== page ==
Kennedia prostrata

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Running postman
Kennedia prostrata 01 gnangarra.JPG
Kennedia prostrata in Drummond Nature Reserve.
Scientific classification
K. prostrata
Binomial name
Kennedia prostrata
Occurrence data from AVH

Kennedia prostrata, commonly known as running postman[3] or scarlet runner[4] or scarlet coral pea,[3] is a species of flowering plant in the family Fabaceae, endemic to Australia.

It is a prostrate or twining shrub which can spread to a width of 1.5 metres (5 ft) and has light green leaves that comprise 3 rounded leaflets with undulating edges.[5] Scarlet pea flowers are produced singly or in pairs between April and November in its native range.[6] These are followed by cylindrical pods that are 3–5 centimetres (1–2 in) long.[3]

The species was first formally described by Robert Brown in 1812 in Hortus Kewensis.[1][2]

It is native to the states of Western Australia, South Australia, Tasmania, Victoria and New South Wales.[3] However, Jeanes (1996)[7][8] states that it is found in all Australian states, except the Northern Territory.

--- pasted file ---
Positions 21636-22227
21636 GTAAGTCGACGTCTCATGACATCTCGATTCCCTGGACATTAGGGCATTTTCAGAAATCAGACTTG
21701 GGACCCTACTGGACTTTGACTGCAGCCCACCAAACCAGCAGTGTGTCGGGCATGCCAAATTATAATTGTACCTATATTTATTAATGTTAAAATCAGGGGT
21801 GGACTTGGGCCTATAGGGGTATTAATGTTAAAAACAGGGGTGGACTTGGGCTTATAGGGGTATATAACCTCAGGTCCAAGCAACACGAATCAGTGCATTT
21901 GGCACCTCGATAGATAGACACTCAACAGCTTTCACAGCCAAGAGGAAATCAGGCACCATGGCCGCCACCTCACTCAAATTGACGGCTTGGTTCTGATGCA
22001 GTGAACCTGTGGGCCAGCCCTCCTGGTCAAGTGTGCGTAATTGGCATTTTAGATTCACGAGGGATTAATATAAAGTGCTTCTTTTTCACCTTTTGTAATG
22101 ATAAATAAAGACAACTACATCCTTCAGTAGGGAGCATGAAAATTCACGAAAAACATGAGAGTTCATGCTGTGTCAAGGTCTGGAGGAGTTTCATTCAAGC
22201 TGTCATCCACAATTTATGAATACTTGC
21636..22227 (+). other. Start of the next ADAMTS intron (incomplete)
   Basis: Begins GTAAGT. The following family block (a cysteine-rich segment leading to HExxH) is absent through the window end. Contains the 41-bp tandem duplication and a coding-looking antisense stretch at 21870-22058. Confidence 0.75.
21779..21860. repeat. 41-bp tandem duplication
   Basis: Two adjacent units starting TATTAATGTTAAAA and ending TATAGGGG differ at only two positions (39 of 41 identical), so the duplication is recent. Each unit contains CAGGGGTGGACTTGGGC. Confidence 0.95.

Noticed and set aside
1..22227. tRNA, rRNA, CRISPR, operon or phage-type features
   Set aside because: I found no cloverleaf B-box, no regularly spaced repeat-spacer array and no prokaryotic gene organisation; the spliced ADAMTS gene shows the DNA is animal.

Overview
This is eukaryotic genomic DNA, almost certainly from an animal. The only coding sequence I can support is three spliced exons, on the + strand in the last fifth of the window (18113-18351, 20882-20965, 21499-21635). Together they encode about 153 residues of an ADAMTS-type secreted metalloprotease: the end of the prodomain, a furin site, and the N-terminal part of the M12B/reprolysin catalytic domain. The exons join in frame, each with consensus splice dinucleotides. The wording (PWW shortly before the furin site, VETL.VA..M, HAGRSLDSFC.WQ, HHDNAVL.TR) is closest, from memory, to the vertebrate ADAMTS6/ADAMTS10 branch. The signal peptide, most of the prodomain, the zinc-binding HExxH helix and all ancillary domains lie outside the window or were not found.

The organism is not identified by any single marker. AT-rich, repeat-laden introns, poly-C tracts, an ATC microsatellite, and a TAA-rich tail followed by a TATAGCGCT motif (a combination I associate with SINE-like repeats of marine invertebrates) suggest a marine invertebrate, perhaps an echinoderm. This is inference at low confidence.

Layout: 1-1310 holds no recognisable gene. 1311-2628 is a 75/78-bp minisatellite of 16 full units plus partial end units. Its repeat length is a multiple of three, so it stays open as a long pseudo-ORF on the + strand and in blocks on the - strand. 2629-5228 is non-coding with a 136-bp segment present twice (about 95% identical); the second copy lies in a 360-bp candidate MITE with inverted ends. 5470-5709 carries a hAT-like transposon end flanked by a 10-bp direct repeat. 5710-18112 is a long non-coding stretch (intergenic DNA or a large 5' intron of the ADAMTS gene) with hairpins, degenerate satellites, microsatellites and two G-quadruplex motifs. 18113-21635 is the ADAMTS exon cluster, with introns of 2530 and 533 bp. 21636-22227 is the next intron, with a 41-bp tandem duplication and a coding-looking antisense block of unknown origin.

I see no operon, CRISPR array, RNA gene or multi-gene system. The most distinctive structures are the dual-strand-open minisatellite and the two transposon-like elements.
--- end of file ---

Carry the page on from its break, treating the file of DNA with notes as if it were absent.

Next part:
Kennedia prostrata at Geelong Botanic Gardens.

The species is naturally adapted to sandy or lighter soils and prefers a sunny position.[5][6] It is resistant to drought and has some frost tolerance. Plants can be propagated by scarified seed.[5]


  1. ^ a b "Kennedia prostrata". Australian Plant Name Index (APNI), IBIS database. Centre for Plant Biodiversity Research, Australian Government, Canberra. Retrieved 2008-09-24. CS1 maint: discouraged parameter (link)
  2. ^ a b Brown, R. 1812. Hortus Kewensis 4:299 Retrieved 2 July 2018.
  3. ^ a b c d "Kennedia prostrata". PlantNET - New South Wales Flora Online. Royal Botanic Gardens & Domain Trust, Sydney Australia. Retrieved 2008-09-24. CS1 maint: discouraged parameter (link)
  4. ^ Florabase Kennedia prostrata Western Australian Herbarium, Biodiversity and Conservation Science, Department of Biodiversity, Conservation and Attractions. Retrieved 2 July 2018.
  5. ^ a b c Bodkin, Frances (1991). Encyclopaedia Botanica. Australia: Cornstalk Publishing. ISBN 978-0207150647.
  6. ^ a b "Kennedia prostrata". FloraBase. Western Australian Government Department of Parks and Wildlife.
  7. ^ VicFlora Flora of Victoria Kennedia prostrata Royal Botanic Gardens Foundation Victoria. Retrieved 2 July 2018
  8. ^ Jeanes, J.A. (1996). Fabaceae. In: Walsh, N.G.; Entwisle, T.J. (eds), Flora of Victoria Vol. 3, Dicotyledons Winteraceae to Myrtaceae. Inkata Press, Melbourne